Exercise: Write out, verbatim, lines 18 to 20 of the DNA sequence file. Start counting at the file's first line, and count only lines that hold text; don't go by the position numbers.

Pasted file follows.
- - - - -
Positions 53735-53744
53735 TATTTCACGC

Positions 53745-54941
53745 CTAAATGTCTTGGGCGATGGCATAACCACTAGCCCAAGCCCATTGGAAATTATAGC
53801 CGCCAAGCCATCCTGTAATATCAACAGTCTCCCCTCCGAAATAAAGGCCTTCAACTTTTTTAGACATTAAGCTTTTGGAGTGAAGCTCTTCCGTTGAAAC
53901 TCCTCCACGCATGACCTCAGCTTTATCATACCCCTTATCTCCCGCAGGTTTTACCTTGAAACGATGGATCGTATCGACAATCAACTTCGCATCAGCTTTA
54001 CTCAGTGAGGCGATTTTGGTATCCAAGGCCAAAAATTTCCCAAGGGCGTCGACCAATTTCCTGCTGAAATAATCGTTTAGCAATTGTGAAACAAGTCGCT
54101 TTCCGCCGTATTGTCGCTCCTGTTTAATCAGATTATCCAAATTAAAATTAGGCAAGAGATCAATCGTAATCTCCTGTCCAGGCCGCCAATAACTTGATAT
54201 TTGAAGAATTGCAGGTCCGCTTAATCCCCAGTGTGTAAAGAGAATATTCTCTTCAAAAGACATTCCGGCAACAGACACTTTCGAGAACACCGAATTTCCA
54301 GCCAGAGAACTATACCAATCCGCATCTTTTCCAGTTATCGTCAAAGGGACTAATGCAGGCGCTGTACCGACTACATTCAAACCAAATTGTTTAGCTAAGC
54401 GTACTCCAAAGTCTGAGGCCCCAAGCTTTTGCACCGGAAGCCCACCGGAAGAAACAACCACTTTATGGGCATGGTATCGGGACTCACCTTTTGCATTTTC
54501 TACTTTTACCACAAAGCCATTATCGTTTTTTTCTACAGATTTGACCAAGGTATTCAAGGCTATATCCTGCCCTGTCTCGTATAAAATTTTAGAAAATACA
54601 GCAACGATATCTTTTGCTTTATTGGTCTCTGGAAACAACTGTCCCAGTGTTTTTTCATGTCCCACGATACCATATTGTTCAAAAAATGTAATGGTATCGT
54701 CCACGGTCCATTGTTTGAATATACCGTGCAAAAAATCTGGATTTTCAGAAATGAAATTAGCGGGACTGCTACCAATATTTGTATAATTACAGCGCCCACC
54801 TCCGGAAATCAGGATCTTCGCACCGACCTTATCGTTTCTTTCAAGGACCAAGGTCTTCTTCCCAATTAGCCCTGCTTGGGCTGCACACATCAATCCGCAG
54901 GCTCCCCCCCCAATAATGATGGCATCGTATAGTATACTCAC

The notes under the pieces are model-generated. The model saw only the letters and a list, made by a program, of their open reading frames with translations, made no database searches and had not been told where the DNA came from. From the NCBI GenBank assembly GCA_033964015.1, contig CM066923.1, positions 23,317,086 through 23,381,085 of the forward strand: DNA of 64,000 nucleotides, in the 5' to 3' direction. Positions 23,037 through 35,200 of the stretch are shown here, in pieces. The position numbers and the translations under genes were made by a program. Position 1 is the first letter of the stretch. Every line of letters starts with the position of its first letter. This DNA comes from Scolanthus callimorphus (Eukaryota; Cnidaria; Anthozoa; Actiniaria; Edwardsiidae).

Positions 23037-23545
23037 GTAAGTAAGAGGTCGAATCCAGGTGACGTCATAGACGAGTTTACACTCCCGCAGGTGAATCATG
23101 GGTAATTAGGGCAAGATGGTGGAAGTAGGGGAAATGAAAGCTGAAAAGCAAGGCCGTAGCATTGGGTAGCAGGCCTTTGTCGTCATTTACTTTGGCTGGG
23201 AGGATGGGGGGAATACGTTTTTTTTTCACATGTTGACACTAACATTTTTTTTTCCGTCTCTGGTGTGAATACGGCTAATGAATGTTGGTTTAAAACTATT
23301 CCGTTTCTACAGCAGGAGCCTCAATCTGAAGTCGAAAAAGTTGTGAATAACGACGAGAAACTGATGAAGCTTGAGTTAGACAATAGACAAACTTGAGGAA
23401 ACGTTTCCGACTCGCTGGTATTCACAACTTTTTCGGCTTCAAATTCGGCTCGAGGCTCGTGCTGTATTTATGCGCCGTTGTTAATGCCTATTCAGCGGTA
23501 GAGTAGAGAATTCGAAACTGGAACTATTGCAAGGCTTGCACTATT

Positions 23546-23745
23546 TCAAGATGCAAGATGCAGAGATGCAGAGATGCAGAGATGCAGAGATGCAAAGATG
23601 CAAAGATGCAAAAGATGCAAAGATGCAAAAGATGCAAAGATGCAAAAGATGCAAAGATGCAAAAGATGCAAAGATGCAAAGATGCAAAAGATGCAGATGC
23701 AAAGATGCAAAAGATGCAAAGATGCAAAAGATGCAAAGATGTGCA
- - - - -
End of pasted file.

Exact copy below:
Positions 23037-23545
23037 GTAAGTAAGAGGTCGAATCCAGGTGACGTCATAGACGAGTTTACACTCCCGCAGGTGAATCATG
23101 GGTAATTAGGGCAAGATGGTGGAAGTAGGGGAAATGAAAGCTGAAAAGCAAGGCCGTAGCATTGGGTAGCAGGCCTTTGTCGTCATTTACTTTGGCTGGG